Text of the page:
By Jason Keidel
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All men have dated or married women that have made them wince while watching sports, asking the generic, agonizing questions about the game you cherish.
“What are those yellow bars for, again?” they ask about the goal posts during an NFL contest. Or maybe they tepidly inquire, “What’s the difference between a walk and base on balls?”
So imagine my glee when my girlfriend, Nicole, showed a true, intellectual interest in sports while dating a sportswriter. She’s not necessarily a frothing freak like yours truly, but someone who actually asks questions and wants to hear the answers and really remembers them. (Her fatal flaw is rooting for the Bengals, blood rivals of my beloved black & gold. But that’s another matter.)
Team sports aside, we had a heated chat about the Belmont Stakes this weekend.
She shares the opinion that it’s entirely unfair for the horse pining for the Triple Crown — California Chrome, in this case — to race against a rested field, a group of gallant horses who haven’t had to travel from Kentucky to Maryland to New York in six weeks for three grueling gallops of a 1.25 miles to 1.15 miles to, finally, 1.5 miles.
She’s right. It is unfair. The playing field isn’t level. In a more just world, every horse in that race on Saturday should have been just as tired and traveled as California Chrome. If he were to lose, he should have been bumping shoulders with those who took the same, circuitous route to New York. It feels too clever, if not cowardly, to hate on a horse so much that you’ll devise your entire summer around thwarting the best story in sports this year. I dig it.
But she’s also wrong. The beauty of the rigors of running for the most holy horse-racing trinity is the unfairness. We’ve heard the regurgitated cliché. Only the a special, iconic, immortal horse should win all three races. But just because it’s an exhausted platitude doesn’t mean it’s misguided.
And it’s hard to pity California Chrome’s bitter boss, whose goal was glory and who guaranteed the win just a few hours earlier. And then we heard him whine from Belmont to Belfast about the inequities — if not the iniquity — of a rigged field before finally apologizing.
California Chrome was purchased for $8,000 , and made $3 million from the Kentucky Derby and the Preakness alone. That says nothing about his sale price now or stud fees or the infinite financial aortas pumping money into his checking account.
Is California Chrome any less of a horse because he fell just short a few days ago? Maybe, in a strictly historical and monetary sense. But the outhouse-to-penthouse realities and feel-good narrative is still beaming from his marquee. California Chrome became a member of America’s family for a few enchanted weeks, more than we can say about most mammals — human or not.
Someone on WFAN host Mike Francesa’s show recently said something so salient and enlightened that I won’t forget it, even if I forget the chap’s name. He said that nowhere but in America can someone buy a sports franchise for $10,000 and make it into a million-dollar enterprise. The truth is that Chrome became an entity as much as an athlete.
I understand why owners, jockeys, pundits, fans and girlfriends want to alter the rules to make it more plausible for a horse to win all three racing jewels. But it feels more reactive than proactive or productive. It has the signs of preteen impulse, shrieking our way into warped justice.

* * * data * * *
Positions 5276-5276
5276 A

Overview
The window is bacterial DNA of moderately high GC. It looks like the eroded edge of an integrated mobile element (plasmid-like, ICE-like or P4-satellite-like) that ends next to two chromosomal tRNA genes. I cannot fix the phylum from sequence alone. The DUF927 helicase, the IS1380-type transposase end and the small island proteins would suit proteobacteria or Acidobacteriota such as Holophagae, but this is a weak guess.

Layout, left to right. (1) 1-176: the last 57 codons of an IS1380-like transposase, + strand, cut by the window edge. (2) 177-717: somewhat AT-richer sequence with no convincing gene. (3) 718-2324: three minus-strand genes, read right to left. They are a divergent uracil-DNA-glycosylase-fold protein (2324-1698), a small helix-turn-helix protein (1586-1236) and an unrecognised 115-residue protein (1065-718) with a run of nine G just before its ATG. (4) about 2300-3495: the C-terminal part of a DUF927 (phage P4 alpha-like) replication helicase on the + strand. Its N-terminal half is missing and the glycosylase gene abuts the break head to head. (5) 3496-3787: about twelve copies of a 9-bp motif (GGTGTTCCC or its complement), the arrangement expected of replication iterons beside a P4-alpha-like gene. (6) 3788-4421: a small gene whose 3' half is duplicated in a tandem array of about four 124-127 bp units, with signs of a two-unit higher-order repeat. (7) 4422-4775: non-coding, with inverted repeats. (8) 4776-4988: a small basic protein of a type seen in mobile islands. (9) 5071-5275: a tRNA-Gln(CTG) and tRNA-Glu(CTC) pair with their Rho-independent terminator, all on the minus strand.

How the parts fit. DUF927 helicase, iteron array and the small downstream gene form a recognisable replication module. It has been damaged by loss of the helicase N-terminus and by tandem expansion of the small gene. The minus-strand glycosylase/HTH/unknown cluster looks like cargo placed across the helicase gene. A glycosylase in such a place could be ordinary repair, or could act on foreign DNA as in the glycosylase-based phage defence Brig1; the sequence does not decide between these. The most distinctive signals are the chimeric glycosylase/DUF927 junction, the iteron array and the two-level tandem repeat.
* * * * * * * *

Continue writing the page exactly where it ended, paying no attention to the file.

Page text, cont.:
Do we want to bend the rules to appease our impatient populous? Do we care to manufacture a Triple Crown because we want to see one? Do we crown a Triple Crown because we weren’t around in 1978?
This isn’t the first decades-long drought for horse racing’s gold standard. Before Secretariat won in 1973, there hadn’t been a Triple Crown monolith since 1948, when Citation won it. Was everyone calling for the sport to mutate into something it’s not? I wasn’t around, but it’s hard to imagine our nation doing so.
When Miguel Cabrera won baseball’s triple crown two years ago, it hadn’t happened since 1967. Did we clamor for new contours to accommodate a hitter? Or was it worth the wait to see someone of Cabrera’s singular gifts finally garner the glory? Imagine if we said Cabrera need only lead the AL in home runs and RBIs? Imagine if they sat Cabrera for a month to keep his average robust enough to win the batting title?
There is no exact equivalent to Belmont because no sport is quite like it. And we aren’t even dealing with humans. But there are certain, universal verities that apply, from human to equine equality. We don’t give away the prize simply because it’s so hard to get.
We do agree that California Chrome’s owner crying like a newborn didn’t help, particularly after he guaranteed his horse would win. Indeed, Saturday was a bad day for predictions. Sergio Martinez predicted his fight with Miguel Cotto would end after nine rounds. He was correct. But it was he who got vaporized and couldn’t answer the bell for the 10th. All manner of Rangers fans called for a blowout in Game 2 after the Blueshirts jumped out to a 2-0 lead. And now our heroic hockey club is 60 minutes from getting unceremoniously swept off their home ice.
But unlike the boxer and the Blueshirts, California Chrome is a winner, just not to the extent we expected or needed to give a peripheral sport a jolt of historic juice. But it just feels like a reach to rewrite the rules because we’re so starved for immortality.
And so California Chrome leaves millions of us to wonder if we’ll ever see a Triple Crown winner again. Nicole swears we won’t. I disagree. But I won’t be too disagreeable. It’s hard enough to find a queen who watches the Sport of Kings.
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